We humans have eyes only on one side of our bodies. So, in effect we have unidirectional vision – in the sense that we can clearly view only what lies in front of us, though we can roll our eye balls a little bit. If we are to look at things to our left, right or behind us, we would have to either turn our heads or our whole bodies in that direction so as to get a complete view and that makes sense, rather than being content with having only a partial view.

When posted in a semi-rural area for work, I needed to commute daily for more than two hours from the city in overcrowded local buses. As the bus conductors along the route got familiar to my daily travels, they were kind enough to reserve a seat for me near the window. This was much to my relief in the hot and humid conditions! As I sat by the window basking in the intermittent flow of cool breeze, the fleeting rural scenes amused me a lot. I especially enjoyed the greenery of the vast fields, the sight of farmers sowing seeds, fields filled with water after a heavy downpour, the clear blue skies with wisps of white clouds and the thatched houses inhabited by people untouched by modernization. Being out and out city bred, these were quite interesting sights for me. The seats reserved for me in each of the buses were constants – to the right side of the bus while going and to the left while returning.

There came a day when the conductor of a particular bus had taken the day off and had been replaced by a new face who didn’t know about me being a daily commuter. I did get a seat beside the window, but not to the regular side as other days. And, what a surprise I was in for! The sights that this side of the bus offered me were quite different – muddy canals, pits of stagnant water, unused rusting heavy machinery, a few shops here and there, women carrying stained pots to fetch water and few people scurrying across amidst wars of words. These views made me realize how skewed my vision was! I got a complete picture of the rural routes along that way only after putting together the left and the right sided views.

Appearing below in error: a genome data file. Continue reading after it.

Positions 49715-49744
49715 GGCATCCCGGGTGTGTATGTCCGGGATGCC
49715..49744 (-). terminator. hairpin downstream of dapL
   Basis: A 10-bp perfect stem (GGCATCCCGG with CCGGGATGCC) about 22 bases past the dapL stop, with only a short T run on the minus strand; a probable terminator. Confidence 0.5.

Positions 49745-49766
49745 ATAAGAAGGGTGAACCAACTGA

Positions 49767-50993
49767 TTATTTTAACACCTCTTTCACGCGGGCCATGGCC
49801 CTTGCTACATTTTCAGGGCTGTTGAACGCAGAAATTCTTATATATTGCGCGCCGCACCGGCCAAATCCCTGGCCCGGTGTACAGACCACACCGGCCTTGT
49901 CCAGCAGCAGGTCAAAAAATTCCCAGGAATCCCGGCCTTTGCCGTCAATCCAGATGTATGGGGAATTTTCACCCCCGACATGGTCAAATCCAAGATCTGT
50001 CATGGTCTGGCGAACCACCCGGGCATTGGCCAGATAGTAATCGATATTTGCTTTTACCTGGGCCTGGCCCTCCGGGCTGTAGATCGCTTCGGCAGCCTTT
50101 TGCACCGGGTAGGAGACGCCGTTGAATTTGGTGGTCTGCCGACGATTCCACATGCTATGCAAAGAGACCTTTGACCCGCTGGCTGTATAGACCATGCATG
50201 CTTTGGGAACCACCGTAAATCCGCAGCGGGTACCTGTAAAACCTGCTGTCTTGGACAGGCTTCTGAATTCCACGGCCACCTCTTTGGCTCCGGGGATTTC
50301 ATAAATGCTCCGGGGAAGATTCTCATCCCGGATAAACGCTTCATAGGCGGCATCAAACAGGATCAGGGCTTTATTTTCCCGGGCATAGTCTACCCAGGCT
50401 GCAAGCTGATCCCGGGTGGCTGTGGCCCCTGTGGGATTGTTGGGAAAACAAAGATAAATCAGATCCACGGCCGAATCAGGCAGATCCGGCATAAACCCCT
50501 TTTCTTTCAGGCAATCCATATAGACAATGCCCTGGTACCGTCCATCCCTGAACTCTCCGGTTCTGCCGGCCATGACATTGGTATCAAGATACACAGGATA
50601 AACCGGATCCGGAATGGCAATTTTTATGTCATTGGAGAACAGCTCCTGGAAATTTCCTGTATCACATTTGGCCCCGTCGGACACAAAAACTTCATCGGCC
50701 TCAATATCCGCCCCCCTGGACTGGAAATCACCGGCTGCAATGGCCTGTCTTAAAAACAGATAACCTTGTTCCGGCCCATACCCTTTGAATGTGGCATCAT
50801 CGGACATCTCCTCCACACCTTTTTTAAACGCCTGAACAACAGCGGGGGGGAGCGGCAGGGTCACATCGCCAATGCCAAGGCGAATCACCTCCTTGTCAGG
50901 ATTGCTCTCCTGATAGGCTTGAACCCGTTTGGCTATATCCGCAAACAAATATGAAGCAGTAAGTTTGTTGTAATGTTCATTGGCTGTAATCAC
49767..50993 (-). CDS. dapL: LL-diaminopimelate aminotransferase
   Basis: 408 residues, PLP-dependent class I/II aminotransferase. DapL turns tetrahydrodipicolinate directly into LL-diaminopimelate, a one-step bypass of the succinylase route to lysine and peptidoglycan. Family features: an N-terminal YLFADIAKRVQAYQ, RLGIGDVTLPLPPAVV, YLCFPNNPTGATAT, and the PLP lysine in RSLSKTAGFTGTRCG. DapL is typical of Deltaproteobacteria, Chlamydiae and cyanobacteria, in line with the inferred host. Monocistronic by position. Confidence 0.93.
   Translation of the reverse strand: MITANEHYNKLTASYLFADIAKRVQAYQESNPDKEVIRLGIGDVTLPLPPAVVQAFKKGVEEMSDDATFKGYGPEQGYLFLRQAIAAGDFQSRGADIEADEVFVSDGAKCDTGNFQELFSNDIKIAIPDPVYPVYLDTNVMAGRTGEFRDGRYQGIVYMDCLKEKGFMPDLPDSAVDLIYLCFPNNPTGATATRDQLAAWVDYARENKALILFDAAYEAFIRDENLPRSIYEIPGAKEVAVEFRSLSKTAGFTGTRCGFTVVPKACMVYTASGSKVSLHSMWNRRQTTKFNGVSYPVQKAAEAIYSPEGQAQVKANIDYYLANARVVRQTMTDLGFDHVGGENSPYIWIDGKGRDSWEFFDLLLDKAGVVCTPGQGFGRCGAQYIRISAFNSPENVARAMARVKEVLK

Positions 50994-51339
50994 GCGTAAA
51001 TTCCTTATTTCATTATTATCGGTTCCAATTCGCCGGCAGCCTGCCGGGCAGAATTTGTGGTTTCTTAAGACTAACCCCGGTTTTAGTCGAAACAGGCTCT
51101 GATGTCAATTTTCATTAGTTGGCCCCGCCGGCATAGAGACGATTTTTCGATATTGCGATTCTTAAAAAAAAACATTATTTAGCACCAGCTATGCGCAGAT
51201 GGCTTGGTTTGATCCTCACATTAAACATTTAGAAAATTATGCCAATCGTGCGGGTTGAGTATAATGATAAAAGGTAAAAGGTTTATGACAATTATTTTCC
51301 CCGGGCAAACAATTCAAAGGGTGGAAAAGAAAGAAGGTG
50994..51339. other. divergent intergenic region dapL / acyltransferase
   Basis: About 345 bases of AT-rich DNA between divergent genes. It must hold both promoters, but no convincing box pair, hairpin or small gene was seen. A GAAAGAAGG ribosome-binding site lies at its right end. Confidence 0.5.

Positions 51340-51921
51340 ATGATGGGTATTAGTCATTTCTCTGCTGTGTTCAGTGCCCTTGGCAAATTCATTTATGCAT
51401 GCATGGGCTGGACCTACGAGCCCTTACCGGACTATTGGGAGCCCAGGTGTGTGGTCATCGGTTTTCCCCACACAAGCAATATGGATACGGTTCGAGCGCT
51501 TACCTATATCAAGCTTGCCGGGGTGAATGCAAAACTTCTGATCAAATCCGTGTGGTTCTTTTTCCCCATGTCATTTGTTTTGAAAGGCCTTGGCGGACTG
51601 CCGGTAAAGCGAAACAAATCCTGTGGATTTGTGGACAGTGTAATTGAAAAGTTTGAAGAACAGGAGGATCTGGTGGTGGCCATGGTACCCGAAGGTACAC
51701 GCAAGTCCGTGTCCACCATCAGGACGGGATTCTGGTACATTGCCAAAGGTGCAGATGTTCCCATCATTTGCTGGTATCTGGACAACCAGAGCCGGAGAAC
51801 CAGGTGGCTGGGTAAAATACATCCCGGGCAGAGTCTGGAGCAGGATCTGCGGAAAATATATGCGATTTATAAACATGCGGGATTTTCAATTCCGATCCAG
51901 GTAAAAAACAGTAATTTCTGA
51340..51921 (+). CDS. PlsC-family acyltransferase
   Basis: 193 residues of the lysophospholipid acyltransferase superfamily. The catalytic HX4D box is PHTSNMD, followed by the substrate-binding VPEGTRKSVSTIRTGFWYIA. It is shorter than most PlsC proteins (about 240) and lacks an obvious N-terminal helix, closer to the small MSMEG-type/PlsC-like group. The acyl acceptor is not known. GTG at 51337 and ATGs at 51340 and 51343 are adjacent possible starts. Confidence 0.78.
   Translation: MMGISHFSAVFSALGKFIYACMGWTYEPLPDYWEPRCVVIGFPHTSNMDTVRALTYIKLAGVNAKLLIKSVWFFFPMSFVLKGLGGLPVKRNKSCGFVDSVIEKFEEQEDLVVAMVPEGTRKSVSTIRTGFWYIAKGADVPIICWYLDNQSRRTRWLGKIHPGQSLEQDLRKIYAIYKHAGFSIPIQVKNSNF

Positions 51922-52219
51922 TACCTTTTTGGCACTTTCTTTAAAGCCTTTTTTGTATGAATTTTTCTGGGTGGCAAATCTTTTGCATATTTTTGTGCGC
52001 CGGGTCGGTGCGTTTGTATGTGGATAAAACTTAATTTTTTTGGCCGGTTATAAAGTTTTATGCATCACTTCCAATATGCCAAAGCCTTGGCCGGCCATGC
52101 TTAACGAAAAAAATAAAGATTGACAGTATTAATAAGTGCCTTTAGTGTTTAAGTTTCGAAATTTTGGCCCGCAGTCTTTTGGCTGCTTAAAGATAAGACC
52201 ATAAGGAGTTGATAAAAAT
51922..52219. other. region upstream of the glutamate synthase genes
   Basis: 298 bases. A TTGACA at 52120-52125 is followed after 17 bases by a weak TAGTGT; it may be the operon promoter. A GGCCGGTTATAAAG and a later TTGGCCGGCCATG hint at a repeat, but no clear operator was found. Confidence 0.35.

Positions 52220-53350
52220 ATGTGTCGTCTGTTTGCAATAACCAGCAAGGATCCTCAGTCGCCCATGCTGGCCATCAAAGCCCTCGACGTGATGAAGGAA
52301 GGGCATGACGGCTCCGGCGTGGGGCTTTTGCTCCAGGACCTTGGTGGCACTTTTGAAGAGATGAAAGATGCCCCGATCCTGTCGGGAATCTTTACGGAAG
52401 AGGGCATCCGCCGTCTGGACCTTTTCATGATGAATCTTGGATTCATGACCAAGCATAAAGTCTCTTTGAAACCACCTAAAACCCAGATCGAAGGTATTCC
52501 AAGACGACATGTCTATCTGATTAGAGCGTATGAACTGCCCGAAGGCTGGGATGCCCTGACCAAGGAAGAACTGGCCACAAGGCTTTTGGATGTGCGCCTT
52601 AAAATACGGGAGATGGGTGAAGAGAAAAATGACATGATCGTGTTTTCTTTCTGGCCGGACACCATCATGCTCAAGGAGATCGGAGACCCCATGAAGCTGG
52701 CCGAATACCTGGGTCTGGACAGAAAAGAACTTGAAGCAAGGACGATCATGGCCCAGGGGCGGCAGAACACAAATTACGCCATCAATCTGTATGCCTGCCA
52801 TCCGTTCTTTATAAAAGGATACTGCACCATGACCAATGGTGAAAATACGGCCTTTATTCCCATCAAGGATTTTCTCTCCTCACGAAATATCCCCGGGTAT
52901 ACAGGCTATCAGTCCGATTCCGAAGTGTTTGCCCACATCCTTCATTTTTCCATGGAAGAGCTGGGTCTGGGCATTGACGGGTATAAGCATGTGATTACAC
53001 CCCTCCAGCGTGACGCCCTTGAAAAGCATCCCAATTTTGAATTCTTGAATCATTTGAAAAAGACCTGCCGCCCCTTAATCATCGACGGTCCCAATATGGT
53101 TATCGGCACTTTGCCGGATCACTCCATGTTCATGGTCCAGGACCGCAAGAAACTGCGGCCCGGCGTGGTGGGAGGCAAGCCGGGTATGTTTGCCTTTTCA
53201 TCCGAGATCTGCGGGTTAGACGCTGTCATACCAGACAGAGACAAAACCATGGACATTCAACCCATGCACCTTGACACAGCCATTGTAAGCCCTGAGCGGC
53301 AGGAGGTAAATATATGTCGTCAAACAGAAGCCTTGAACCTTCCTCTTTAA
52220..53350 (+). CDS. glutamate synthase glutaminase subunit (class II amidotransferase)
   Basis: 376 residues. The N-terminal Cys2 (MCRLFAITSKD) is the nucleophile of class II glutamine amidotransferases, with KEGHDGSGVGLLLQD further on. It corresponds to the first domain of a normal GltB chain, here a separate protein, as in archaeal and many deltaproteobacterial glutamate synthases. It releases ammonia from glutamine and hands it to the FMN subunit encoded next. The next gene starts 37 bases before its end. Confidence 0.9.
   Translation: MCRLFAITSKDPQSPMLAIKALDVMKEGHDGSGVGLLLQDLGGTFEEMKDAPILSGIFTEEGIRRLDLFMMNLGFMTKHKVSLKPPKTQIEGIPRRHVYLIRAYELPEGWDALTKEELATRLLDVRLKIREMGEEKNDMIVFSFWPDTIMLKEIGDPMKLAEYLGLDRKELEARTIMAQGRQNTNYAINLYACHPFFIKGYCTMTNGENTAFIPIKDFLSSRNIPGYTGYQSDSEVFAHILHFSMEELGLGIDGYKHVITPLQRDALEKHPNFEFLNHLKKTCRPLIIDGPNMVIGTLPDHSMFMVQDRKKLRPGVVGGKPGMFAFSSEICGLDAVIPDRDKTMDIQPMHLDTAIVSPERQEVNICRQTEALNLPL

Doesn’t it happen so in most of our thought processes as well? How many times do we become judgemental and opinionated only with partial information about people or things! Rumours, gossips and stereotypes and preconceived notions add spices to skewed mental frameworks. Without bothering much to observe, know and gather a considerable amount of understanding about something or someone, we are quick to form opinions or hang on to previously formed opinions. Many times, we base our thought processes on just one or two core attributes and arrive at strong conclusions – most of which (we know) have been refuted later on several occasions.

To give examples:

X belongs to ABC country. People there are very hard working. So, X must be a hardworking person.

Y belongs to PQR race. People of that race have loose morals. So, Y surely is a person with loose morals! Better not to associate with Y.

Z belongs to a rich family. She must be a spoilt brat!

S comes from a broken family of alcoholic parents. S surely is heading in that way too!

The Sharmas are rich. Their bungalow, their fleet of vehicles, their lifestyles speaks for it. They must be a very happy family.

How many overseas trips Sue makes in a year! She sure is quite affluent.

In the above and many more ways we tend to base our opinions on the visible externals. However, we forget that human beings are not like plane geometric figures drawn on sheets with the visible surfaces being all to that can ever be. Rather, we are like multi-dimensional multi-faced figures which need to be seen and observed from all sides and angles in order to arrive at certain conclusions. Since this is not always possible at the first go, we need to reserve our opinions.

Wisdom from the Bible guards us from having skewed opinions: